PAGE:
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“How does that work?”  This question is one many parents ask when I tell them that I am a virtual teacher in a public charter school.  Virtual schools are becoming quite common in collegiate environments around our nation, but how could that be for elementary school?  

It’s quite amazing and extremely effective. Students enrolled in the virtual school are schooled at home.  Each student works through a customized (individualized) curriculum that meets the student exactly where he or she is academically.  

The complete curriculum and all needed materials are shipped to the student and presented in the student’s Online School (OLS). The parent, who is at home with the student is designated as the learning coach (LC), and is the one who works with the student day-to-day to ensure that lessons are completed and generally keeps the student on track.   

As an elementary homeroom teacher, I interact with both the student and the learning coach daily.  Students access their lessons from their individualized learning plan, and the LC attends to support certain activities, such as making sure the student has the materials needed to complete assignments, enters attendance, and submits graded assignments.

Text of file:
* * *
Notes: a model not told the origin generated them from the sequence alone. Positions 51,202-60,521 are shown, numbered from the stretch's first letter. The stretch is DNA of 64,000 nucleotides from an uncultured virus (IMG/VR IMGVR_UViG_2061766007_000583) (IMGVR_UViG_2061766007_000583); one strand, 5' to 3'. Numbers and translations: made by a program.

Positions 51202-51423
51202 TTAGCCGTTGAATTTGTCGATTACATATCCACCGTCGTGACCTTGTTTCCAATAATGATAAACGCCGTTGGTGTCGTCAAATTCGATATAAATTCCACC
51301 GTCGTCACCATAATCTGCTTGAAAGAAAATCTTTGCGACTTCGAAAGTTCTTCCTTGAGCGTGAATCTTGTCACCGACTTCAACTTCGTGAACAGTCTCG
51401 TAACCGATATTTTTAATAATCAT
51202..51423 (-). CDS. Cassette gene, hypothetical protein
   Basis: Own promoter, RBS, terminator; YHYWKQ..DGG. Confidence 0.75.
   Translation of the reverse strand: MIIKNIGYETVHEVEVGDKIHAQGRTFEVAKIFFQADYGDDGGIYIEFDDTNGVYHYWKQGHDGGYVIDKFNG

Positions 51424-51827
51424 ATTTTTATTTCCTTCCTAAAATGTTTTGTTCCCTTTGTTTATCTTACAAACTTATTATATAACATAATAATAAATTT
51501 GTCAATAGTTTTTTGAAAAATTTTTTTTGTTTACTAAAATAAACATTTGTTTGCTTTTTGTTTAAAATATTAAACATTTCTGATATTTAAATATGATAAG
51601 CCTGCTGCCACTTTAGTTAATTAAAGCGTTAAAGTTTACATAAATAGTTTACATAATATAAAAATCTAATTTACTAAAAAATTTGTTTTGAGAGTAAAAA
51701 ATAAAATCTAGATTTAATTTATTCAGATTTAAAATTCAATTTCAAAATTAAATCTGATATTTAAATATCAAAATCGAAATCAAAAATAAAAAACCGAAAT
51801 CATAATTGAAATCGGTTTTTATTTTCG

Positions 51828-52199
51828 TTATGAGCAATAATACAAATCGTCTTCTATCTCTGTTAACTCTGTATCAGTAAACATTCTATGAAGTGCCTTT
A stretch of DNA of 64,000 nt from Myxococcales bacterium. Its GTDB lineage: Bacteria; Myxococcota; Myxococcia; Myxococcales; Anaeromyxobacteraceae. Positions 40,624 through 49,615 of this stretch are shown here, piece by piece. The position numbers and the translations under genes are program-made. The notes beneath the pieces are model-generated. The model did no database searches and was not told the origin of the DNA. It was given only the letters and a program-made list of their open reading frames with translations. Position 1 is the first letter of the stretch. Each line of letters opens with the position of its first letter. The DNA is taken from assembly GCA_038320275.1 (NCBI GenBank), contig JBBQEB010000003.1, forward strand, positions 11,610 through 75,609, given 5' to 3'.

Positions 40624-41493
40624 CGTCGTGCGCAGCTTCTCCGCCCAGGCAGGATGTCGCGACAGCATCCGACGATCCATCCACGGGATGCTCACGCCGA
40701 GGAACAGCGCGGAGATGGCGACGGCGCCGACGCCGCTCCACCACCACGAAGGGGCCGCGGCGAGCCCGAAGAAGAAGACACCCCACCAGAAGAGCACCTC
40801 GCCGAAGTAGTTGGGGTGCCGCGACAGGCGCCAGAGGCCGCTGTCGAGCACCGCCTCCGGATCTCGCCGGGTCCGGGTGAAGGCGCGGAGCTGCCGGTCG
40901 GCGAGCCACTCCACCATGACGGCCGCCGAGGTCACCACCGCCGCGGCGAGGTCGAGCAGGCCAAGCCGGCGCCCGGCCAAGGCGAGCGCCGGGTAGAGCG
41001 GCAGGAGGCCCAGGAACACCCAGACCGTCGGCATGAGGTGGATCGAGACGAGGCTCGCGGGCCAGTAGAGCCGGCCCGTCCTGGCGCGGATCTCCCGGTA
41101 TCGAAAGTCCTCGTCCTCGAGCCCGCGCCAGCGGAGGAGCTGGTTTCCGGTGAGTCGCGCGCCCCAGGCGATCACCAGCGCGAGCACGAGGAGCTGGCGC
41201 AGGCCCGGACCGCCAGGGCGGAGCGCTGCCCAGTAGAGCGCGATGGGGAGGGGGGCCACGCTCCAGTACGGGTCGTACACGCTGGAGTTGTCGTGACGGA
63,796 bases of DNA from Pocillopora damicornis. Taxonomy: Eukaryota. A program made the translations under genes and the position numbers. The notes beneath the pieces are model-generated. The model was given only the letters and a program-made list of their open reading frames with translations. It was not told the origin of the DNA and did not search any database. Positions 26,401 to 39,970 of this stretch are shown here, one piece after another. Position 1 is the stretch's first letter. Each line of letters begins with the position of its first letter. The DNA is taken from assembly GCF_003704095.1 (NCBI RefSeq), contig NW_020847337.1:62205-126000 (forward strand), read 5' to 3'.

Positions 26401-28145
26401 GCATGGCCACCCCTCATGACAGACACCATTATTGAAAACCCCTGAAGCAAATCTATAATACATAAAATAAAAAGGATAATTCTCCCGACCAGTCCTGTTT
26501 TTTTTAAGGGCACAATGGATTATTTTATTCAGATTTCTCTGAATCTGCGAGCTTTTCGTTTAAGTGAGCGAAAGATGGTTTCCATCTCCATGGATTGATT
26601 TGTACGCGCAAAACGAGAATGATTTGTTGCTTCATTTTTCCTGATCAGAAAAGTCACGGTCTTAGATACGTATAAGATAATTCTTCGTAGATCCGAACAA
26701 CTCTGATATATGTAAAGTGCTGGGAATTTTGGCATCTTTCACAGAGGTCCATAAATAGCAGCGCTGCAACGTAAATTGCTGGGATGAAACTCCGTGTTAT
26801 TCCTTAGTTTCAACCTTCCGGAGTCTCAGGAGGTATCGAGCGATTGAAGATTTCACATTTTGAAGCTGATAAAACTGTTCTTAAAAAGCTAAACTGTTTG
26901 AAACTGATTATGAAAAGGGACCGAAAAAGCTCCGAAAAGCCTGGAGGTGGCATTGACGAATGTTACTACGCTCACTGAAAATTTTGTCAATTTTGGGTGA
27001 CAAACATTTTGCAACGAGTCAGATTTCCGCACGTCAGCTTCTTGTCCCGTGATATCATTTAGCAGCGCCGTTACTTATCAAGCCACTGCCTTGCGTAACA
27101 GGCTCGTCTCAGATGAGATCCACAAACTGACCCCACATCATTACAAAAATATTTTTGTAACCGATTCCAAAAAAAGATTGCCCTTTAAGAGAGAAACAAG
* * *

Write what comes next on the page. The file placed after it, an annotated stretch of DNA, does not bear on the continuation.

Virtual teachers also meet with their students in an online platform for live, synchronous instruction during the school day.  This is a wonderful opportunity to really get to know each individual student, as well as to interact with the LC to ensure the student is successfully mastering the lessons for the day.   

My favorite aspect of teaching in a virtual world is that students can excel at their own pace. The virtual school works for a variety of learning styles and individual needs, but one thing is constant: the focus is on individualized learning, no matter the age or grade.  

About The Author

Suzanne Conway

Suzanne teaches grades K-5 at Friendship Public Charter School Online (FPCSO) in Washington, D.C.  She loves teaching in a virtual environment, where the focus is on learning! Suzanne brings 20 years of experience in education and community development. She has taught in public and private schools, served as division director for the American Heart Association (AHA), and as community relations coordinator for EEI, one of the largest women-owned companies in the U.S. After raising over $1 million for AHA, she returned to her first love: teaching.  Suzanne earned her bachelor's degree in elementary education and a master’s degree in education: teaching and learning.  She is highly qualified in reading and language acquisition and middle school English language arts.  Suzanne lives in Haymarket, Virginia, with her husband, Rick, and their dog, Ginger.  She enjoys swimming, traveling, decorating, the arts, the Washington Nationals, and keeping up with their sons. 

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